Three days into the trial of former South Dakota state’s attorney Brandon Taliaferro and court appointed special advocate (CASA) Shirley Schwab, the judge in the case has dismissed all of the charges following the conclusion of the prosecution’s case. The two had been charged with subordination of perjury and witness tampering, along with misdemeanor charges of false reporting, obstruction of justice, and unauthorized distribution of child abuse and neglect information. Taliaferro and Schwab have alleged that the charges were brought in retaliation for them having stood up against South Dakota DSS and government officials to protect Native American children, and this line of argument has been advanced in some news stories, and by organizations sympathetic to that argument, such as the Lakota People’s Law Project. The best source I know of to get up-to-date information on this matter is Scott Waltman, reporter for the Aberdeen News. [Edit: This story in the Aberdeen News is informative.]
Very briefly, here’s my understanding of the facts of this situation. It was discovered that Richard Mette, the adoptive father of several Native American children, had been sexually abusing at least one of the children. He eventually pled guilty to raping one of the children as part of a plea bargain. Taliaferro was serving in the state attorney’s office and was involved in prosecuting the case, and Schwab was a CASA worker for the children. Richard Mette’s wife Gwendolyn Mette was also criminally charged based at least in part on an allegation by the children that she knew about the abuse. Those charges were later dismissed. The essence of the allegations against Taliaferro and Schwab is that they tried to get the children to lie about Gwendolyn Mette having known about the abuse and/or tried to get the children’s therapist to get them to lie about her having known about the abuse.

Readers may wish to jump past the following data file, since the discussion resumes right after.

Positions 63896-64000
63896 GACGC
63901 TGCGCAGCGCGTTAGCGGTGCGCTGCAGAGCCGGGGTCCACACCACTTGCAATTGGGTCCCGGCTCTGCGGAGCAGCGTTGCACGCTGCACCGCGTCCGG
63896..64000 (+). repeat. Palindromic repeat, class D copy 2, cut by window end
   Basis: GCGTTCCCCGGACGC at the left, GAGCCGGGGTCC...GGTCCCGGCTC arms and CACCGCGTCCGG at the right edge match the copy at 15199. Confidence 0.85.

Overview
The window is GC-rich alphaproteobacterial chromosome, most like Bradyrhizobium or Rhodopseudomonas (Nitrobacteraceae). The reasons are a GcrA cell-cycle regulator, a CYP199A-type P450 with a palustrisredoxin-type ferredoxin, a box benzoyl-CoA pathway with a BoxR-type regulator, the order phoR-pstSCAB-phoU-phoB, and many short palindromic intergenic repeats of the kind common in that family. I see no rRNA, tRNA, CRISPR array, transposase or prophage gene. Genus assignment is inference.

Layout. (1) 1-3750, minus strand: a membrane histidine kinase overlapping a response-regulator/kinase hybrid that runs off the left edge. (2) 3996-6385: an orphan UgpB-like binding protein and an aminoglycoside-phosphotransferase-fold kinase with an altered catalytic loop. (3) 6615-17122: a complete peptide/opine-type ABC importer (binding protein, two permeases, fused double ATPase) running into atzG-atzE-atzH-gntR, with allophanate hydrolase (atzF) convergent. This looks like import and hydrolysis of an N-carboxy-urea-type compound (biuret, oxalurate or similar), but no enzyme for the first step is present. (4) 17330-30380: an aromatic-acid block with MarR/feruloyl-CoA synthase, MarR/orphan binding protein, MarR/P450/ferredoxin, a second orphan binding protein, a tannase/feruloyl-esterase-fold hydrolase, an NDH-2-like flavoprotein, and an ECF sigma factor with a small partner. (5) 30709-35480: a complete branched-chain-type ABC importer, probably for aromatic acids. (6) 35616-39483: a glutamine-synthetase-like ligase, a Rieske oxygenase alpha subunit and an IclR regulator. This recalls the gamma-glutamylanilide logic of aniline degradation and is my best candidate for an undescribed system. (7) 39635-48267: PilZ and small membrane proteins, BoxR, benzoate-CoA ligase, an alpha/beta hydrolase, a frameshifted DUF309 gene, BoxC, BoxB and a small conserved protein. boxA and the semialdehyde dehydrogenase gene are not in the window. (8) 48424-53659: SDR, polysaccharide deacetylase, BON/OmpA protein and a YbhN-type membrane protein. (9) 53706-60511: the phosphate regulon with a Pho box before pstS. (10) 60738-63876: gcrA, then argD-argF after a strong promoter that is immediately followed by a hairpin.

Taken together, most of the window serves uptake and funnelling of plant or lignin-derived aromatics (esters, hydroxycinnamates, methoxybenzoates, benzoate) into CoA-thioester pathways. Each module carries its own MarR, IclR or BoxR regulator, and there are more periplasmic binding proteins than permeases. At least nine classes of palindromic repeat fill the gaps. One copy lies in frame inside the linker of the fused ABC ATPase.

I note that, if true, these are serious allegations. Fabrication of evidence by a prosecutor can easily lead to miscarriages of justice and the ruination of lives. However, it appears that the evidence against these two was very questionable. It appears to me that the judge granted a “judgment of acquittal” following the prosecution’s case. The legal question asked when doing so is “whether, after viewing the evidence in the light most favorable to the prosecution, any rational trier of fact could have found the essential elements of the crime beyond a reasonable doubt.” If I am interpreting this news correctly, the judge did not believe that the prosecution presented sufficient evidence for a rational juror to determine beyond a reasonable doubt that the defendants committed any of the crimes they were accused of. I will be curious to see further reporting on what evidence was presented at trial.